The next few posts will all hang around the topic of Gold. There was the importance of Gold as an impetus to growth, there was the major influx of migrants, especially the Chinese and the reaction of the whole world. But I do want to keep the written work brief but illustrate it with photographs. Most will be mine but I will mention any that are not.

Gold was discovered in Victoria – principally in the area marked out by Ballarat, Castlemaine, Bendigo and Ararat.

The gold was found initially in creek beds but very soon deep mines were dug and much of it was in quartz rock. Quartz rocks have been used to build the monument above and at the top is a miniature mine-head and a replica of the “Welcome Nugget”.   It was 50 cm (20 inches) long, 30 cm (12 inches) wide, 20 cm (8 inches0 thick, weighed 2217 troy ounces (69 kg) and was 99.6 pure gold. From 1851 to 1896 the Victorian Mines Department reported that a total of 61,034,682 oz (1,898,391 kg) of gold was mined in Victoria. At its peak about two metric tons of gold per week arrived in Melbourne from the gold fields.

There were of course accidents. I have a photo of only one memorial. There are others. 

The plaque is easier to read below.

Miners came from all over the world. Most were from England and Ireland but many were from California and came to Ballarat as the gold in the US became more difficult to find. Some of the small towns and suburbs surrounding Ballarat and Bendigo are testament to these people. Napoleons was originally Napoleon’s Reef. Most names did originally have the word “reef” attached. There is ‘Canadian’, Scotsburn, Durham Lead and Staffordshire Reef. There are areas that no longer have any buildings but are simply a name on the map. Navigators, Cambrian Hill, Scotsman’s Lead, Garibaldi and Alma.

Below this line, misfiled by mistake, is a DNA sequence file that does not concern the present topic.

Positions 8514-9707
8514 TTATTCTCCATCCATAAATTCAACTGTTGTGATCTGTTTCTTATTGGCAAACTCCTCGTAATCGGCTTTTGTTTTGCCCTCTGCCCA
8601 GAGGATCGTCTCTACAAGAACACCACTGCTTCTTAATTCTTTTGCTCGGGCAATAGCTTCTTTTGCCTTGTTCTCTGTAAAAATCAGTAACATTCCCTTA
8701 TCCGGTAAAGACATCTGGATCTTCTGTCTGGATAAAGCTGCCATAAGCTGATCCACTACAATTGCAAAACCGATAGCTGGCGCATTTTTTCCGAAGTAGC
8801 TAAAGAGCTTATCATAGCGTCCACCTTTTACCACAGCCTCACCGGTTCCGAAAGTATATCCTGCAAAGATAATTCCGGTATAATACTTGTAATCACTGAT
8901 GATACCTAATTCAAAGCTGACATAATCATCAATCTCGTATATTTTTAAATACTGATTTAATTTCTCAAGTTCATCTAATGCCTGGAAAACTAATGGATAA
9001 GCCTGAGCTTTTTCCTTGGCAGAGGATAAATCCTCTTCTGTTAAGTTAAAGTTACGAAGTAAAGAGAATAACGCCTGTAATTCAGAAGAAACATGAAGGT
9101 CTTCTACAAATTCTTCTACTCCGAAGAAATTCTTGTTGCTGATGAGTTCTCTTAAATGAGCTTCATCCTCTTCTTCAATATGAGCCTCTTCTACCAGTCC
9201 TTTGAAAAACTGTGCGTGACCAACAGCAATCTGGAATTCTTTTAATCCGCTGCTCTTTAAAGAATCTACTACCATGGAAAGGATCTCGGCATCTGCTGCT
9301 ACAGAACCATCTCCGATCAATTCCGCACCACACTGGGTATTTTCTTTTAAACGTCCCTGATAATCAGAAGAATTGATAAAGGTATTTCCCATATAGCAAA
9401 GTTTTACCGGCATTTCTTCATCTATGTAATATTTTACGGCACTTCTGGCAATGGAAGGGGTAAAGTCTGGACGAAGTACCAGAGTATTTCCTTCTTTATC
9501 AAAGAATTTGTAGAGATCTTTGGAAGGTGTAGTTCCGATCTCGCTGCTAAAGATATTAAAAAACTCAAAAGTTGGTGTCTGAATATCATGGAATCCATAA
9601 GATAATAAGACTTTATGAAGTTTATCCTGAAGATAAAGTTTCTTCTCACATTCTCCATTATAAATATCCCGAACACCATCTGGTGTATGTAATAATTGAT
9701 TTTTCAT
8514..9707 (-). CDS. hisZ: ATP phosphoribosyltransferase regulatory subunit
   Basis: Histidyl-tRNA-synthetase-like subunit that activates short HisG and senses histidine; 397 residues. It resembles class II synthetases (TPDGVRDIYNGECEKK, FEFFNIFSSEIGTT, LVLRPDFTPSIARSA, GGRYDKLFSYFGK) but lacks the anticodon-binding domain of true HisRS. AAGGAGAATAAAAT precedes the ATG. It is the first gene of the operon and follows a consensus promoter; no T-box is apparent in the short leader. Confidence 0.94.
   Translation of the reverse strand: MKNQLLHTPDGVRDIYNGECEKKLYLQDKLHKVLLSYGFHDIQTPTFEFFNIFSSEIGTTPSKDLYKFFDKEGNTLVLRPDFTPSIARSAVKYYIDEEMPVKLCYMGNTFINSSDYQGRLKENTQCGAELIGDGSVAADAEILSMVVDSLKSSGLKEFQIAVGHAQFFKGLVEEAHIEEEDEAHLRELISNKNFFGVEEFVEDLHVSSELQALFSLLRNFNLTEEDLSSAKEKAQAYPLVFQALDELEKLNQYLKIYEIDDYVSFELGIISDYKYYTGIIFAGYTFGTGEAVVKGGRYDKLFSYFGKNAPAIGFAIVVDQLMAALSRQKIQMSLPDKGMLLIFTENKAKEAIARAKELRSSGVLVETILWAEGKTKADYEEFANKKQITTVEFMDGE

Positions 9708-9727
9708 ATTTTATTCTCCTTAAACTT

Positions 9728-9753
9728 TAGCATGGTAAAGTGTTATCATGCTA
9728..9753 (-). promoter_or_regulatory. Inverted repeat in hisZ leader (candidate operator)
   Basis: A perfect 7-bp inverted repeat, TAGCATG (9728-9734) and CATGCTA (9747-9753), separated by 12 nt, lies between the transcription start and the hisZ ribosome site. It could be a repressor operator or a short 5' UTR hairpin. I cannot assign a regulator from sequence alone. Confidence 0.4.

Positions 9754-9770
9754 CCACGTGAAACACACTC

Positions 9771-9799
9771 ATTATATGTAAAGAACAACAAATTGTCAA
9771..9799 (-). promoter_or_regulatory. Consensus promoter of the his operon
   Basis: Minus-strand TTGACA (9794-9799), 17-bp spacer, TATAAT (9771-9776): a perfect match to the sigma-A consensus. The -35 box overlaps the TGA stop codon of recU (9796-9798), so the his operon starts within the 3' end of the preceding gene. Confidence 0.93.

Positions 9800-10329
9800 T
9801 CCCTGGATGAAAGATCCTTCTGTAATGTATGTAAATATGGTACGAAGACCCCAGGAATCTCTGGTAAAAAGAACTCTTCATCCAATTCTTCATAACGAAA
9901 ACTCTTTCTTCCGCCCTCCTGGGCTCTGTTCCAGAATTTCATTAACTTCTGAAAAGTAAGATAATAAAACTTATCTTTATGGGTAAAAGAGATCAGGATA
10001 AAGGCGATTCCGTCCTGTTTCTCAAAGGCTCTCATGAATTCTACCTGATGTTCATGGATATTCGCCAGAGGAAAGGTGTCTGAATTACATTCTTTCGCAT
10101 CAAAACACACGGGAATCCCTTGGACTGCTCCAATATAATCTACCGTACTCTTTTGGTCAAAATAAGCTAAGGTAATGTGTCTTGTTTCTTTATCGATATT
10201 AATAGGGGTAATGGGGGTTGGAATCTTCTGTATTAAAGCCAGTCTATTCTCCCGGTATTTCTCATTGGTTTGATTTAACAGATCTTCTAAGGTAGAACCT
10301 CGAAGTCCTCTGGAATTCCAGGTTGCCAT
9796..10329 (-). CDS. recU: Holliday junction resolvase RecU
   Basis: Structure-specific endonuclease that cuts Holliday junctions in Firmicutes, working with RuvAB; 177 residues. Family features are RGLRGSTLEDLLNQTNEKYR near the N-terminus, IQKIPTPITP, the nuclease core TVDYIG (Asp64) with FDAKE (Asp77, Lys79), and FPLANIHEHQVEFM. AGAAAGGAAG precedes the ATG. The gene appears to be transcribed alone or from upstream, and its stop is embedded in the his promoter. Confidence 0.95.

Many of the people came to make their fortune but many also were leaving because of troubles in their home country. In the US the problem of slavery was about to erupt into the Civil War where 620,000 died. This is only marginally less than the number who have died in foreign wars. Britain, France, Sardinia, Russia and the Ottoman Empire were at war in the Crimea. The second Opium war in China. There was revolution in France, Uprisings in Germany, revolutions in Italy, Hungary Austria and Czechoslovakia. And famine in Ireland and all Europe.

But Gold brought great wealth to Australia although most of it ended in Britain.

In Ballarat there was great change.

Painting by Eugene von Guérard , an Austrian-born artist, of Ballarat 1853.

Only nine years later Craig’s Hotel was built in Ballarat at testament to the power of Gold.

It was in this hotel that the men of the CSS Shenandoah were entertained in 1865 only three years after it was built.

The men of the CSS Shenandoah dined behind the doors.


The drawing room.

There is more about the Shenandoah in an earlier post

Tomorrow “The Chinese”. Don’t miss it.

14 thoughts on “Gold!

  1. My first wifes maiden name was Hunter. Her father was a John Henry Hunter. born around 1918/19.

    His aunt, Claire; (who raised my first wife after John Henry’s wife disappeared with a Yankee serviceman, during WWII); a lady in her 80’s back in the late 1950’s when I was a courting; used to regale me with stories about the family and gold mining and the riches.

    I took it to be the ramblings of an elderly lady. She certainly wasn’t short of a quid, the Rönisch piano she bought Joan for her 16th birthday in 1956 cost 400 guineas

    Perhaps I should have taken more notice.


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